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Agency: Its Role in Mental Development

Human Science


by
James Russell

Book Details

Format: EPUB

Page count: 384 pages

File size: 760 KB

Protection: DRM

Language: English

The idea behind this book is that developing a conception of the physical world and a conception of mind is impossible without the exercise of agency, meaning “the power to alter at will one’s perceptual inputs”. The thesis is derived from a philosphical account of the role of agency in knowledge.; The book is divided into three parts. In Part One, the author argues that “purely representational” theories of mind and of mental development have been overvalued, thereby clearing the ground for the book’s central thesis. In Part Two, he proposes that, because objective experience depends upon the experience of agency, the development of the “object concept” in human infants is grounded in the development of executive-attentional capacities. In Part Three, an analysis of the links between agency and self-awareness generates an original theory of the nature of certain stage-like transitions in mental functioning and of the relationship between executive and mentalizing defects in autism.; The book should be of interest to students and researchers in cognitive- developmental psychology, to philosophers of mind, and to anybody with an interest in cognitive science.

The idea behind this book is that developing a conception of the physical world and a conception of mind is impossible without the exercise of agency, meaning “the power to alter at will one’s perceptual inputs”. The thesis is derived from a philosphical account of the role of agency in knowledge.; The book is divided into three parts. In Part One, the author argues that “purely representational” theories of mind and of mental development have been overvalued, thereby‚Ķ (more)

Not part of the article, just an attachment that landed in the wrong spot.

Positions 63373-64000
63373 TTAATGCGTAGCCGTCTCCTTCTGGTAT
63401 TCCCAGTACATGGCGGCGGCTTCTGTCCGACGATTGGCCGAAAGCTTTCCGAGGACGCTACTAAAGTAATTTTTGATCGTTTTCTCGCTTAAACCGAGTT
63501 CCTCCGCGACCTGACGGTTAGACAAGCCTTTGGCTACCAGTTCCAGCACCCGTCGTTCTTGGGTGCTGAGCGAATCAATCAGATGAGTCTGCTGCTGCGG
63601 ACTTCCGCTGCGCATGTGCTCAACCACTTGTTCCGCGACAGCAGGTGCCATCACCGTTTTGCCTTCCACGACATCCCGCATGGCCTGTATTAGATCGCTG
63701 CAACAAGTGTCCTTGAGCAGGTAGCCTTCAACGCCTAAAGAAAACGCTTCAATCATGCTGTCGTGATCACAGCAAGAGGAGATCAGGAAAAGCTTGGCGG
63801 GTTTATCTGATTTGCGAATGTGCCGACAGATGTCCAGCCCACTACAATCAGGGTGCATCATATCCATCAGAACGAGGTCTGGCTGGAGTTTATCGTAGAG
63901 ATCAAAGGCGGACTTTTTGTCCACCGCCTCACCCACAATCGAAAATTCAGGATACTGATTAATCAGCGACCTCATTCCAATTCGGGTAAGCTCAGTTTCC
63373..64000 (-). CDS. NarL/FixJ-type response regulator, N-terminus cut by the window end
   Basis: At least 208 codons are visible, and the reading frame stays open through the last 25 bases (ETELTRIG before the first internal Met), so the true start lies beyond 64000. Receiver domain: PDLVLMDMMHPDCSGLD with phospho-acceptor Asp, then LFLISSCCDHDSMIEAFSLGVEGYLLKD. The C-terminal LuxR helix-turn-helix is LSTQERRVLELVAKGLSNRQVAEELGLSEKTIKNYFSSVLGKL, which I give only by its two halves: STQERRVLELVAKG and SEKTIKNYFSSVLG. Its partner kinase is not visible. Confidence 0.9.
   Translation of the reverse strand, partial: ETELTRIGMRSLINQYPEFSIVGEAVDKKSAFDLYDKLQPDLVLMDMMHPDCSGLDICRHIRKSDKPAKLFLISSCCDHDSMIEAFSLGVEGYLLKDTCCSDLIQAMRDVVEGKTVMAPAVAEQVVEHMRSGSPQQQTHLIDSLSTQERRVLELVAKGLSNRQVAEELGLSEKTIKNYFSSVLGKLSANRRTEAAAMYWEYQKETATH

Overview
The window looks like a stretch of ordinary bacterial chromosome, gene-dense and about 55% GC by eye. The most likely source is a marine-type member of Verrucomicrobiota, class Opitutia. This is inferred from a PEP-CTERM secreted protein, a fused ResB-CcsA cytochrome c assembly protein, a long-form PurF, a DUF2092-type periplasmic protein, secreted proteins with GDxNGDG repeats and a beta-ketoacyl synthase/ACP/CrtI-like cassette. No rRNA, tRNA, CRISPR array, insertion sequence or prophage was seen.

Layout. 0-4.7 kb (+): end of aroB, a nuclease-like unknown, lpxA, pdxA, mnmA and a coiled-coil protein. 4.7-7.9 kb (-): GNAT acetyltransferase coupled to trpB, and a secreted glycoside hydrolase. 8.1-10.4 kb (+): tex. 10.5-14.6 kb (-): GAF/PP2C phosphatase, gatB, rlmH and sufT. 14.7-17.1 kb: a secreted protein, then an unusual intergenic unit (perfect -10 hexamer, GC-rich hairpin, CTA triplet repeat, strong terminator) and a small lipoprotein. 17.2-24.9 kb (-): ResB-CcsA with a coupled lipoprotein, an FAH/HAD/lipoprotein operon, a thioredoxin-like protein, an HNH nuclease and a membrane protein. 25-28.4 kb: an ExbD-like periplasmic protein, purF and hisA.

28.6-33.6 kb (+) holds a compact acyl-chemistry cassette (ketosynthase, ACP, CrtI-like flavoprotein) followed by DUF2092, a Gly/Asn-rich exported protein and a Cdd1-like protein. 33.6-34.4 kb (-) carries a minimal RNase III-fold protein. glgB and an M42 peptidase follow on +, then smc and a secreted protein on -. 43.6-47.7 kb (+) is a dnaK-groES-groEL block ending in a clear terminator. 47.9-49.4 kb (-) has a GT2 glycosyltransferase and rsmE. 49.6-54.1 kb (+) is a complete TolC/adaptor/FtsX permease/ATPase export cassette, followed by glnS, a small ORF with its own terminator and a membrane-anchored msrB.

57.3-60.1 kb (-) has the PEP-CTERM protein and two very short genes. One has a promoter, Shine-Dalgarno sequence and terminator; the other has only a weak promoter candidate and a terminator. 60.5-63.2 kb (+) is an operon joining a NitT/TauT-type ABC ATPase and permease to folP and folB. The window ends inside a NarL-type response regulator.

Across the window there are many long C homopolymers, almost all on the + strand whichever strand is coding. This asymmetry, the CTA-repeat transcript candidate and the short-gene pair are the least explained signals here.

The idea behind this book is that developing a conception of the physical world and a conception of mind is impossible without the exercise of agency, meaning “the power to alter at will one’s perceptual inputs”. The thesis is derived from a philosphical account of the role of agency in knowledge.; The book is divided into three parts. In Part One, the author argues that “purely representational” theories of mind and of mental development have been overvalued, thereby clearing the ground for the book’s central thesis. In Part Two, he proposes that, because objective experience depends upon the experience of agency, the development of the “object concept” in human infants is grounded in the development of executive-attentional capacities. In Part Three, an analysis of the links between agency and self-awareness generates an original theory of the nature of certain stage-like transitions in mental functioning and of the relationship between executive and mentalizing defects in autism.; The book should be of interest to students and researchers in cognitive- developmental psychology, to philosophers of mind, and to anybody with an interest in cognitive science.

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